DUI Treatment Court Program
The DUI Treatment Court Program was authorized in 2014 by Senate Bill 260 to enhance highway and community safety with evidence based treatment for individuals who have serious alcohol and substance abuse problems. Requirements for entry into the program are: (1) the DUI must be a first offense with a high BAC level or a second offense; (2) the DUI must not have resulted in severe bodily injury or death; (3) the individual must be evaluated through the DUI-RANT Assessment resulting in a High Risk/High Need designation and (4) the individual must plead guilty to the offense.
The safety of the community and promotion of lifestyle change through specialized treatment and close monitoring is the main focus of the DUI Treatment Court Program. Accordingly, participants are required to attend individual and group counseling sessions with our treatment provider, meet regularly with the program dedicated Probation Officer, appear before the Judge as required to review their status and progress in the program and are required to complete 30 days of community service. There is zero tolerance for drug and alcohol use and participants are subject to random drug/alcohol screenings. Additional program requirements include the wearing of a Transdermal Alcohol Device (TAD) on the ankle for 90 days and the installation of an Ignition Interlock Device (IID) on any car registered to the participant
Since accepting its first participants in December of 2014 as of September 2017, 127 individuals have entered the program with 81 participants successfully graduating. Currently, there are 38 active participants.
Drug Diversion Program for Non-Violent Offenders
The Court operates a highly successful court-supervised comprehensive Drug Diversion Program for non-violent offenders. This voluntary program includes regular appearances before a judge, participation in substance abuse education, drug testing, and treatment. The Drug Diversion Program represents a collaborative effort between the Court of Common Pleas, the Department of Justice, the Public Defender, the private bar, the treatment providers, and the Treatment Research Institute at the University of Pennsylvania. (The TRI program is limited to New Castle County.) Collaboration with the Treatment Research Center (TRI) has provided the basis for observation, research, and analysis to launch scores of other drug diversion programs throughout the United States and internationally. Based on TRI`s research, in FY 2012, the Court continued its commitment to identify and accept into the program those defendants who will most benefit from the program and who are committed to a clean and sober lifestyle. The Court has handled more than 6,853 participants since its inception in 1998.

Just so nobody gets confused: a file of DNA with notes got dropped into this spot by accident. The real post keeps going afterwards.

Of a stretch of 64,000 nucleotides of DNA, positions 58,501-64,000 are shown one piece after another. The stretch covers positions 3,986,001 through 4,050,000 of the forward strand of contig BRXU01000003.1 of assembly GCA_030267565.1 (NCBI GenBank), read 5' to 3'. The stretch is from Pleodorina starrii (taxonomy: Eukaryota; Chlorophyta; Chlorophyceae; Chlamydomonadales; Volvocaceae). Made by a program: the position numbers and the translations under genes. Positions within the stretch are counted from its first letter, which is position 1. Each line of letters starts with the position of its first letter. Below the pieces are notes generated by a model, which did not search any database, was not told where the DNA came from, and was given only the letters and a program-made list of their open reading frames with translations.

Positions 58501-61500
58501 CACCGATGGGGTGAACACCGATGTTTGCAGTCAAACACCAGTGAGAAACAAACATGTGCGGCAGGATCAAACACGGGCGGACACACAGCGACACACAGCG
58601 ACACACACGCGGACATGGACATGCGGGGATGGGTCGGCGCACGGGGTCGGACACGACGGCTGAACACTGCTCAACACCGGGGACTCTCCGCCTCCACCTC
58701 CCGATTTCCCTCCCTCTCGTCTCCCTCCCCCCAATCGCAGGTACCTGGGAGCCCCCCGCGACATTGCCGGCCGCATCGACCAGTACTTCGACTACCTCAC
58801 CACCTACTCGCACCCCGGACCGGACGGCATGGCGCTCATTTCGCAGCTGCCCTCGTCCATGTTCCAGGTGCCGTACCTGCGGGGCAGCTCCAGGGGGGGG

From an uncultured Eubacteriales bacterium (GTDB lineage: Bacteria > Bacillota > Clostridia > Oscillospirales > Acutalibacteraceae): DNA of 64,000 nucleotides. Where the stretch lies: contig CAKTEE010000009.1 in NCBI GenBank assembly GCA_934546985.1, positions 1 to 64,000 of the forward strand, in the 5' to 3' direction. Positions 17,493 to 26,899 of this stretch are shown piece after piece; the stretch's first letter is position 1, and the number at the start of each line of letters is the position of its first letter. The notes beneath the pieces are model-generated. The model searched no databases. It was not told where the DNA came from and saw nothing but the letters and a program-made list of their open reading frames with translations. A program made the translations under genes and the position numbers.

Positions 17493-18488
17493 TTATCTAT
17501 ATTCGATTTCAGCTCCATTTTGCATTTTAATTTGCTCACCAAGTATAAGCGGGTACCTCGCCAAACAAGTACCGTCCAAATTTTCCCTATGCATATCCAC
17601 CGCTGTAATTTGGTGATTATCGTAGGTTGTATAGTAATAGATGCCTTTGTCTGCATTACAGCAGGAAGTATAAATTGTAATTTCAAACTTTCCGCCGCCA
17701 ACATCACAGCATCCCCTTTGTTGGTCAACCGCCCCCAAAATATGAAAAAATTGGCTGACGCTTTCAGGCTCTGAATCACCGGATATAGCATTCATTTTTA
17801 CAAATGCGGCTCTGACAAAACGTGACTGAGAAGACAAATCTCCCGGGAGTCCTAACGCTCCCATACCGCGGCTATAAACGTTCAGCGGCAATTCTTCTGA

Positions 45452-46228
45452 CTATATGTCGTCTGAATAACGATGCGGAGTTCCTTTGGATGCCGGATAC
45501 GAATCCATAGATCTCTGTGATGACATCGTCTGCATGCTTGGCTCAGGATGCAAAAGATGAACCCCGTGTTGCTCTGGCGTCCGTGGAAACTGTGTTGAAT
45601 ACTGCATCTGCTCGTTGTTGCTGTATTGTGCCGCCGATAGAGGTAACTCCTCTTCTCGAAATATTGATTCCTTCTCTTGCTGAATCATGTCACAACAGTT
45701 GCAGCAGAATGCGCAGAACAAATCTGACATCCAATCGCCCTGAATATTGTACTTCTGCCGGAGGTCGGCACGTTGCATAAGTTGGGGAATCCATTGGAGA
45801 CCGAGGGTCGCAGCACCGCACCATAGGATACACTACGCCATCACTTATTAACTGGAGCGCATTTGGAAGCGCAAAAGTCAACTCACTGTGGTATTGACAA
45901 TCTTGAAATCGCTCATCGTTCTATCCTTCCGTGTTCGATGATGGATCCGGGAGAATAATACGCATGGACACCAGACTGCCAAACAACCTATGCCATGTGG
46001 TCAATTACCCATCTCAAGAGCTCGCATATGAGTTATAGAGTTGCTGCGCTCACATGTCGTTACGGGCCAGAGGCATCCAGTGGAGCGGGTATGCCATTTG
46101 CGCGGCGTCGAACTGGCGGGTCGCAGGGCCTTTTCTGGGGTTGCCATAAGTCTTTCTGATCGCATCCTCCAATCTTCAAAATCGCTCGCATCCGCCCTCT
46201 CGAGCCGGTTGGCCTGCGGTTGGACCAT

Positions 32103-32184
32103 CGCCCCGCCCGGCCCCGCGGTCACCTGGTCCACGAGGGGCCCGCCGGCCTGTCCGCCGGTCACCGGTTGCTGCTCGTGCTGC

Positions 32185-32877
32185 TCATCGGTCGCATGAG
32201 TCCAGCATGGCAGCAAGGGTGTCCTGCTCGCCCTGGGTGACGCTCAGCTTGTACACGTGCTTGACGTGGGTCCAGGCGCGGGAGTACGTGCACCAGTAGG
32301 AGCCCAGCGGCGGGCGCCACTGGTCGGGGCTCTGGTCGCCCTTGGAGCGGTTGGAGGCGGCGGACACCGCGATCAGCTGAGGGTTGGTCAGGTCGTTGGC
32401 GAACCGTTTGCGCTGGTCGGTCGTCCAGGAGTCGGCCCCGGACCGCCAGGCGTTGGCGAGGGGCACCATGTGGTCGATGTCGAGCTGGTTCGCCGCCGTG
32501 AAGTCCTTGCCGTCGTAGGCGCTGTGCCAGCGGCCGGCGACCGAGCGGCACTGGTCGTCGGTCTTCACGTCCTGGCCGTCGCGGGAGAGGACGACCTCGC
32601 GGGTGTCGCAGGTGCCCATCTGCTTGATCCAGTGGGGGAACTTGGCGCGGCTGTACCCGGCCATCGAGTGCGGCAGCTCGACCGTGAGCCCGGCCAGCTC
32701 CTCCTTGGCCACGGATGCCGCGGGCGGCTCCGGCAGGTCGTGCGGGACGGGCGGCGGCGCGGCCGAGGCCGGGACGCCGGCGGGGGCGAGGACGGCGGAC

While there are a limited number of drug charges within the jurisdiction of the Court of Common Pleas, the Court serves a large number of clients with serious drug problems. To address the needs of all participants, the New Castle County Drug Diversion Court introduced a new tool to improve services to its clients on July 1, 2010. The new tool referred to as the "RANT Assessment" is a web-based placement tool developed by the Court`s partners at the Treatment Research Institute at the University of Pennsylvania. "RANT" is an acronym for Risk and Needs Assessment Triage. The assessment tool asks each client a series of questions which are used to assess each client`s risks and needs. The answers to the questions are used to group clients into one of four quadrants, those with: low risks/low needs; low risks/high needs; high risk/low needs; and high risk/high needs. Identifying these risk/needs groups allows treatment to be better tailored to meet the individual needs of the client, promote successful program completion, and to reduce recidivism rates.
Mental Health Court
The Court of Common Pleas established its first Mental Health Court in New Castle County in 2003, which has been expanded statewide. The Court continues to operate its Mental Health Court in New Castle County. Modeled on the Drug Court concept, the goal of Mental Health Court is to effectively serve the special needs of the mental health population through continuous judicial oversight and intensive case management and, through this approach, to reduce this population`s contacts with the criminal justice system. Approximately 260 cases have been referred to the Mental Health Court since its inception, exceeding the original goal of serving 100 misdemeanor offenders. Ninety-eight percent of the admissions have been compliant with their case management plans and, as of June 30, 2012, 89% of the individuals who successfully completed the program did not incur new convictions within six months of their graduation.
Trauma Informed Probation Program
In Fiscal Year 2012, the Court introduced the Trauma Informed Probation calendar (TIP). TIP is a new specialty court designed to handle female defendants who have experienced significant trauma in their backgrounds. The goal is to provide trauma-informed care to help improve outcomes for the TIP participants and to reduce recidivism rates. Trauma Informed Probation entered 30 participants in FY 2012.